Lyrically Inspired – Little Drummer Boy

December is one of my two favorite months of the year.  The other is October. . . but I digress.

I love Christmas music.  I mean I would listen to it all year if people weren’t so prone to being cranky about it.  But December means all restrictions are off and I can blast Christmas music to my heart’s content!

So I thought I’d take a few minutes to share with you some of my most favorite songs as well as the reasons why.  Lyrics can be every bit as thought-provoking as a good book, a powerful sermon, or a deep philosophical discussion.

This first song wasn’t a favorite when I was younger.  Frankly, I found it annoying for a time.  Somewhere during middle school I was able to get past the “nonsense lyrics” and really hear what was being said and my opinion was radically changed.  Let me show you what I mean –

I have no gift to bring
That’s fit to give our king
Shall I play for you
On my drum
Mary nodded
The ox and lamb kept time
I played my drum for him
I played my best for him
Then he smiled at me
Me and my drum
I took out the “pa rum pum pum pum” lyrics because this is the phrase that first captured my attention and I wanted you to see the words clearly.
All the drummer boy had to offer was his ability to play.  When he did so, the infant smiled at him.  As simple as that – the drummer gave the very best that he had and it pleased the Messiah.
There is a sad tendency in some churches to allow for shoddy musicianship in services because the thinking is “We’re doing it for Jesus so it’s the thought that counts.”  I doubt most churches would feel that way about the sermon.  We expect the Pastor to put in time preparing the sermon.  Reading scripture, praying, consulting the original language when needed . . . none of us would be happy with a pastor who got into the pulpit on Sunday morning and said, “I haven’t really prepared anything.  I’m just gonna kinda wing it today.”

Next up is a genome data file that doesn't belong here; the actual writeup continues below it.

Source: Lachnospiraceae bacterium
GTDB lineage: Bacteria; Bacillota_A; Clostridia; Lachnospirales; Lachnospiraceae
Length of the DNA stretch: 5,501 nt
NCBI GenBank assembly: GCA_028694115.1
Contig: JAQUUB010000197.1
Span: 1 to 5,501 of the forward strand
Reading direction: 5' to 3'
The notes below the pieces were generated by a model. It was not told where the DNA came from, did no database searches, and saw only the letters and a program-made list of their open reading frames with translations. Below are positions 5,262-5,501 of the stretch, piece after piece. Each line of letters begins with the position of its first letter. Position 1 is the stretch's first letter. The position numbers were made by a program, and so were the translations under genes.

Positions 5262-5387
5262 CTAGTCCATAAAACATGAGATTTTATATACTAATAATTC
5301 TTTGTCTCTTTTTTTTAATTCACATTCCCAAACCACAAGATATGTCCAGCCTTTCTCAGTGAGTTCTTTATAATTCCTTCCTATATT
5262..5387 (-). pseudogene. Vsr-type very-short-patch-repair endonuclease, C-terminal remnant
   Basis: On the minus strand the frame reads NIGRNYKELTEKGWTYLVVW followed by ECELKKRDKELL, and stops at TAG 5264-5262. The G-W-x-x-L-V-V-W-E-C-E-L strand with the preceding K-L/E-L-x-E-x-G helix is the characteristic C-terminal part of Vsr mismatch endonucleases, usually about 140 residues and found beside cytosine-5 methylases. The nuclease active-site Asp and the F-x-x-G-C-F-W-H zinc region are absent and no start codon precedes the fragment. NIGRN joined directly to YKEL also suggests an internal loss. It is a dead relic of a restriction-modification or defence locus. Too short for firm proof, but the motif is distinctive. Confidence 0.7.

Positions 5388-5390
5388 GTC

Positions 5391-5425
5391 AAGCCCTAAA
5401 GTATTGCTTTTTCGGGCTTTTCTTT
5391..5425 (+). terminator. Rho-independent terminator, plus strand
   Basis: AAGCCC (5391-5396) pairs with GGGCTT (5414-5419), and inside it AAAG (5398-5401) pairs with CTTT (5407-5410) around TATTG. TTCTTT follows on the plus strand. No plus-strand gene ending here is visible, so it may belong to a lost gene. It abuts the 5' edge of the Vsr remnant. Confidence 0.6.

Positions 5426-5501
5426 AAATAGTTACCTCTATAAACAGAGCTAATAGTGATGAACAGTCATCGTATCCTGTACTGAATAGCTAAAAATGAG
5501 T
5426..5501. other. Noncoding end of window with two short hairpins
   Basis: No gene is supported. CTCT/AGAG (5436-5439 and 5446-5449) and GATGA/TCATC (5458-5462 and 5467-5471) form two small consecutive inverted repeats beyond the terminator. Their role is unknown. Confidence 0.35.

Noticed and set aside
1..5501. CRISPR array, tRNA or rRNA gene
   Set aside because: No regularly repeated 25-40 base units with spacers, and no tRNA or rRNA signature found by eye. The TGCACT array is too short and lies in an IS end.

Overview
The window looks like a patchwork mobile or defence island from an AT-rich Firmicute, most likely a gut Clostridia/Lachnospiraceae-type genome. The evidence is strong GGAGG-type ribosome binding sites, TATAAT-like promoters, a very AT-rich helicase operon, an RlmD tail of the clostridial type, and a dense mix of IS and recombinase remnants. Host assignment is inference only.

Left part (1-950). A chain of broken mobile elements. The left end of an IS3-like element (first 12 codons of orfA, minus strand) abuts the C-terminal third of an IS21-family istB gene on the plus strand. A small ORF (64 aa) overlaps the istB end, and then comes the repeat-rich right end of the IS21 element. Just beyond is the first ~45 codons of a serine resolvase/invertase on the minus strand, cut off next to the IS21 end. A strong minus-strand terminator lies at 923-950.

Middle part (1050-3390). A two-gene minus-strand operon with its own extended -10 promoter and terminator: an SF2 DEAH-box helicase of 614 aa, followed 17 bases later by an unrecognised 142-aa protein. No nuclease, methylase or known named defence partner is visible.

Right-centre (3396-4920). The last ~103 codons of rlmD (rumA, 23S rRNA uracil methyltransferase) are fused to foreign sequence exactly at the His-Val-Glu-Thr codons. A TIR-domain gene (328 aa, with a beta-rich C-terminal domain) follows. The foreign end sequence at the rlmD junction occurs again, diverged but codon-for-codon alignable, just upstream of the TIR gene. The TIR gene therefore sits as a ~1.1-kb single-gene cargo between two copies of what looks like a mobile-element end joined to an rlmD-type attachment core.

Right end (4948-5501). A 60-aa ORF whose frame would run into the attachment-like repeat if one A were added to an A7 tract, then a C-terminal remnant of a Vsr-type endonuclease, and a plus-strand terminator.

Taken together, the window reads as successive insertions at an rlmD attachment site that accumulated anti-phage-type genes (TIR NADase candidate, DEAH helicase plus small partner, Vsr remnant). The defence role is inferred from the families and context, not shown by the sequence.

But church musicians?  People have actually been known to get angry that they rehearse; that they come to the Sunday morning service well-prepared.  But this song gets it – “I played my best for him”.
Wouldn’t be a bad epitaph, now that I think about it – She played her best for him.

Fear Not – The Story Behind the Song

Christmas is, without a doubt, my favorite holiday.  I think I’ve even started to like it more than my own birthday!  I love the decorations, the music, the gift-buying, the television specials . . . I love the whole crazy, busy, chaotic experience!

But I do have one small frustration – Christmas Eve Services.  I didn’t grow up going to them even though I was a Pastor’s kid.  Dad felt that Christmas Eve was for family so he never held one and if we were ever members of a church that held them, we never went.  For much of my married life, we’ve been in churches that did, indeed, ask members to come out on Christmas Eve for a service.  I’m still not a big fan of such things but I think a large part of it is due to the fact that every Christmas Eve service I’ve ever been in feels like a funeral.  But we’re celebrating a birth, right?!

I guess you could say that “Fear Not” is the type of music I’d program into a Christmas Eve service if I was ever given free reign!  A birth – especially the birth of the Messiah! – is a happy occasion, a reason to celebrate.  No long faces or somber expressions at a baby shower!  The story of the cross started in that little stable in Bethlehem, true.  But I believe that all of heaven was excited that the process had begun and that God’s relationship with man was about to radically change forever.

”Fear not, I bring to you great
A message of hope to every
Man and woman girl and boy.
For unto you this day,
Over in King David’s town,
A Savior, Christ the Lord, is born
Heaven’s gift of love come down.”

Luke 2:10-11

But the angel said to them, “Do not be afraid; for behold, I bring you good new of great joy which will be for all the people; for today in the city of David there has been born for you a Savior, who is Christ the Lord. This will be a sign for you:  you will find a baby wrapped in cloths and lying in a manger.”  And suddenly there appeared with the angel a multitude of the heavenly host praising God and saying, “Glory to God in the highest, and on earth peace among men with whom He is pleased.”